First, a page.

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Uruguay’s fiscal performance exposed to “political limitations”, says S&P report

Wednesday, June 27th 2012 - 17:19 UTC
Full article 3 comments

Risk rating agency Standard & Poor’s praised Uruguay’s fiscal moderation in the last eight years since the budget’s fiscal deficit has been below 2% of GDP but criticized the “political limitations” which impede the achievement of a better performance. Read full article

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  • ChrisR

    CERES mentioned again. 'Experts' who do not have to take the decisions themselves are good at handing out 'advice' without responsibility.

    Until the bloated public sector is put under a lens (the problem is bigger than needing a microscope to find it) which seeks to reduce the headcount and transfer it to the commercial, productive area, things will never improve.

    Just try and get service from ANY of the publicly owned companies and see how long you have to wait, only to be told to 'come back tomorrow'.

    Mañana was one of the first words we learnt when we arrived 13 months ago.

    Jun 27th, 2012 - 08:00 pm - Link - Report abuse 0
  • Des

    I prefer a thousand times a “come back tomorrow” from a publicly owned company, rather than “we can't provide you health care because you don't have insurance”, how it happens in the US.
    At least in Uruguay people don't go bankrupt when they get sick...I take that any day of the week...even at the cost of a bloated public sector.

    Jun 28th, 2012 - 01:27 pm - Link - Report abuse 0
  • ChrisR

    @2 Des

    I understand what you are getting at, but I think you do not quite get what I am saying: for that I apologise.

    I am British and have retired to Uruguay, which I think is a fabulous country populated by lovely people.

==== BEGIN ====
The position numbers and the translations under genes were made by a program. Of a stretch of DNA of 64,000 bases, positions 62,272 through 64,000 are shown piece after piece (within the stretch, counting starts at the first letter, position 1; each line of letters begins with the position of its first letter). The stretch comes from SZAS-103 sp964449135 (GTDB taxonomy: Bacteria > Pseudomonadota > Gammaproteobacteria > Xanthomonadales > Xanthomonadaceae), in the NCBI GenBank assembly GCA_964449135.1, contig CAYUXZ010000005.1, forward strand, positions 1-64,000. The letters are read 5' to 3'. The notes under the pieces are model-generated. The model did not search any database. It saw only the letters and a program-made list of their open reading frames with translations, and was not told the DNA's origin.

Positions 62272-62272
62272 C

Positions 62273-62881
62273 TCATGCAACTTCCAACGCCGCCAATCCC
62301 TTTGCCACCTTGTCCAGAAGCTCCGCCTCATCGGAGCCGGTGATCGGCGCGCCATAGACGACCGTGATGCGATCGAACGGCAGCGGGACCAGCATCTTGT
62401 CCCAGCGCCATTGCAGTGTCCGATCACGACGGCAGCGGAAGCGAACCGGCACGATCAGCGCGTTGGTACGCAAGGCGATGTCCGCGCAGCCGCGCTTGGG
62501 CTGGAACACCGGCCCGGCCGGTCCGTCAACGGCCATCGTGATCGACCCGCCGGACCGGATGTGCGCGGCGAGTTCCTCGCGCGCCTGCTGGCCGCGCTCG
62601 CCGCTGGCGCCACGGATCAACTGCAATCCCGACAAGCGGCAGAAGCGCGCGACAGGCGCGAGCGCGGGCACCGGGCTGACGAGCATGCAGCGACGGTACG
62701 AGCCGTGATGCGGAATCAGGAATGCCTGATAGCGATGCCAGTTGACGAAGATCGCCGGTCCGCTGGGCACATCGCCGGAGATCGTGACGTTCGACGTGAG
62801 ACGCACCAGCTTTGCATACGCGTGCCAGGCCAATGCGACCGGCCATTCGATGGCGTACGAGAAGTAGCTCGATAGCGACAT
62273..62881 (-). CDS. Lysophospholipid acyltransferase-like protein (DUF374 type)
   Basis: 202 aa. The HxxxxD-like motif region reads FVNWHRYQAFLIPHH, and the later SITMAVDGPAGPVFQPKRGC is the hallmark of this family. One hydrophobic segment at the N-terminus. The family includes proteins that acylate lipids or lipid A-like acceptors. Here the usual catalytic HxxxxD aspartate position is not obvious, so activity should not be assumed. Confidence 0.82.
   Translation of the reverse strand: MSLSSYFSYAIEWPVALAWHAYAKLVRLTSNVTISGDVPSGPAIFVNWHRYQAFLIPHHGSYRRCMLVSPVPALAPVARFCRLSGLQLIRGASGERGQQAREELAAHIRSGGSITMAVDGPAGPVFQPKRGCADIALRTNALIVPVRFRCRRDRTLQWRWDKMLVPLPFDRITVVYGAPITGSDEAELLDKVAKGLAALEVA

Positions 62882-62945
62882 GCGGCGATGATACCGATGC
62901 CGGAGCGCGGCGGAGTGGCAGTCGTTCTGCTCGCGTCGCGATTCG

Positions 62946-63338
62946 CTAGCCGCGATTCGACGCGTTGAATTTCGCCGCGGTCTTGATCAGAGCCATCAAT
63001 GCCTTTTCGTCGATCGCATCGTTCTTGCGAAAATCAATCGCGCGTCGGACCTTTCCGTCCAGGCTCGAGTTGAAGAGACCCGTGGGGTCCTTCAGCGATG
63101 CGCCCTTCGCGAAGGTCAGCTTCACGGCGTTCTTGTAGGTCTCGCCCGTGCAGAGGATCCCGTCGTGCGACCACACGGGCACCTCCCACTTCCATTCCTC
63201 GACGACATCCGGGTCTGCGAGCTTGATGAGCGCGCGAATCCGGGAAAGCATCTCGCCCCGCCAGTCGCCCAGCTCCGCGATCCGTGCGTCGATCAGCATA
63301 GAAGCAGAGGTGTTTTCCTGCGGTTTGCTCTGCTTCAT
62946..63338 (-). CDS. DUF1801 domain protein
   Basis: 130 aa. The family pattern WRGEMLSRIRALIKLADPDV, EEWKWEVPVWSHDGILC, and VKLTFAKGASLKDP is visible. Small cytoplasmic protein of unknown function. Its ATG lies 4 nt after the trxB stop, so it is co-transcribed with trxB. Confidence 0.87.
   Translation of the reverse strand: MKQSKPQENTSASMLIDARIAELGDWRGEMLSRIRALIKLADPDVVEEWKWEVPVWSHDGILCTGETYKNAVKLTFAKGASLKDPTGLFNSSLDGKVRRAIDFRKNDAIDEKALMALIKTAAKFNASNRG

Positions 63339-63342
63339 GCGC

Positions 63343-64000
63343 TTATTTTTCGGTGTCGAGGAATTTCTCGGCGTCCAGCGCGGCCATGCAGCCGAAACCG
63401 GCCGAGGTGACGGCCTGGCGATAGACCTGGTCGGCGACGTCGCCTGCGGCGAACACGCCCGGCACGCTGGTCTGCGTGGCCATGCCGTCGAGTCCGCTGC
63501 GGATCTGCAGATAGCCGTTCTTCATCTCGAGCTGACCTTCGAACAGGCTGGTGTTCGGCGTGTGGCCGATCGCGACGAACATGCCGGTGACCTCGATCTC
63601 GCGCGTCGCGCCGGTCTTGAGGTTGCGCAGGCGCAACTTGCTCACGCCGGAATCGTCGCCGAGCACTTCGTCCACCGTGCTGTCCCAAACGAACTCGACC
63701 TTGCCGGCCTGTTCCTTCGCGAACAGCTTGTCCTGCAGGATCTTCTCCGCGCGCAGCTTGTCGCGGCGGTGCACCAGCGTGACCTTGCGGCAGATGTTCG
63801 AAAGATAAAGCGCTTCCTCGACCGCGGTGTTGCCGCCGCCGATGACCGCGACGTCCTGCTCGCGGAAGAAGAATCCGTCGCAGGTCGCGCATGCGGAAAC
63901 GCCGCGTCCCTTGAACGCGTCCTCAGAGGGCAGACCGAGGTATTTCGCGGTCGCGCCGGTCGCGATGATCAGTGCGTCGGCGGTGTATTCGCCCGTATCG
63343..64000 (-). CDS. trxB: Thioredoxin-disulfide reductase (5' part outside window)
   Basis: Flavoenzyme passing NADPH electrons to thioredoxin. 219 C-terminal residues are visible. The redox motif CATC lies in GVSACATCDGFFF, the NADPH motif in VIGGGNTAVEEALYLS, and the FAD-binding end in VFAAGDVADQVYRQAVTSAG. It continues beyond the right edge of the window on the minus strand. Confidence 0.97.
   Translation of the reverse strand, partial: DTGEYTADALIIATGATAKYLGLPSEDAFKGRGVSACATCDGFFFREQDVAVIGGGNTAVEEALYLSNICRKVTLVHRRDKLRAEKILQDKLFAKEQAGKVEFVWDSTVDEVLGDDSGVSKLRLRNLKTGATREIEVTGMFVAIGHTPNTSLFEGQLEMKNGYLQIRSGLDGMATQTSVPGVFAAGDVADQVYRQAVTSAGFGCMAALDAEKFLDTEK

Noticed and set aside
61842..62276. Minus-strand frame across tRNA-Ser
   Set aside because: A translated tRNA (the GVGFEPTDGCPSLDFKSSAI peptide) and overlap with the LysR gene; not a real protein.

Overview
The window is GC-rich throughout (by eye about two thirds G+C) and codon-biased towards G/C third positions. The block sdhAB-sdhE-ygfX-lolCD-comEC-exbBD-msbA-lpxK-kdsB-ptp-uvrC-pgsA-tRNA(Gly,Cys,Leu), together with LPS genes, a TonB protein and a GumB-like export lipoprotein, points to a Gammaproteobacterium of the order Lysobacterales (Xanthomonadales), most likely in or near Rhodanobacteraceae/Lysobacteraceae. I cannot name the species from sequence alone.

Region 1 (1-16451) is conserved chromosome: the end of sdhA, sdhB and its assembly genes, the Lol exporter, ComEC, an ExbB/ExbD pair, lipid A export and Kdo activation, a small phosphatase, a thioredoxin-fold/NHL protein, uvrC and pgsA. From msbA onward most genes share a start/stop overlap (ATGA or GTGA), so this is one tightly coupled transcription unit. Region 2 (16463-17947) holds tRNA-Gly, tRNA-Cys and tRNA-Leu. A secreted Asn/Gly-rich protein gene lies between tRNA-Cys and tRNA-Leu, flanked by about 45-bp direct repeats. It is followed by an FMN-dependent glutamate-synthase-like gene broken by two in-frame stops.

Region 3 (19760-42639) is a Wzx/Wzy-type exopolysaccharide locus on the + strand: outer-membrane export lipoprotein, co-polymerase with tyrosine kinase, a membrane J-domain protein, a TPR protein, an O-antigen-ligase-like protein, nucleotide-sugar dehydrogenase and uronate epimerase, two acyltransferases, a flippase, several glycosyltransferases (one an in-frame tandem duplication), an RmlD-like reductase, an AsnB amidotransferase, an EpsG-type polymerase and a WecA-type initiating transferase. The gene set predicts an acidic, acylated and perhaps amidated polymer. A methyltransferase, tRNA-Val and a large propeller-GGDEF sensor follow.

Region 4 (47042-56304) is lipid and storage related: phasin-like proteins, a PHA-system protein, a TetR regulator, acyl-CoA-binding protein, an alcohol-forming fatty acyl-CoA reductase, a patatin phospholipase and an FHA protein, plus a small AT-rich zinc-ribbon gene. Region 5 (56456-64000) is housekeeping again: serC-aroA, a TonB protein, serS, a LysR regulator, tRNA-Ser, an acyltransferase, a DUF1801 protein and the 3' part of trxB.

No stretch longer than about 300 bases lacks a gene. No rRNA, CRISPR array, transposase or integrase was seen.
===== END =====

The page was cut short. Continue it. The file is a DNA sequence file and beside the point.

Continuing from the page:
I am informed that anyone with a job WILL pay taxes on their earnings as well as the IVA, over-the-top fuel and utility prices. I made no comment about the public health system which, again, I can only say what my Uruguayo friends tell me. It seems it is very variable, depending on where you are in the country.

    People who are employed by the government also 'pay' taxes: but where does it come from? Yes, they pay out of their remuneration and most likely believe THEY are paying income taxes, but they are not.

    Governments do not 'earn' money, they spend the taxes paid by people working in the private sector and, some would say, have the 'profits' of the likes of UTE, OSE, ANTEL, ANCAP, BSE, etc. But these are illusionary, and here is why.

    It frustrates me enormously that the lowly paid are carrying an unnecessary burden of tax. Would you like to pay HALF the tax you presently pay and have BETTER SERVICES? Impossible? No it is not.

    The government is presently saying that they cannot entice more investment into the country without a bigger workforce. Wrong, it is already here and working for the government. By retraining half of their present headcount in all public businesses (not army, police and medical employees) to be useful private sector workers they could take in more companies who WANT to come here, and who would not?

    These people would halve the fiscal drag of the government and by investing in new computers, MRI scanners, etc. they would be more effective at what they do. The taxes from the new workers would pay for this.

    Also, Ministers need to understand that praising UTE for coping with rising costs by INCREASING PRICES is nothing other than extremely inflationary and frankly the economics of the madhouse.

    Jun 28th, 2012 - 07:58 pm - Link - Report abuse 0

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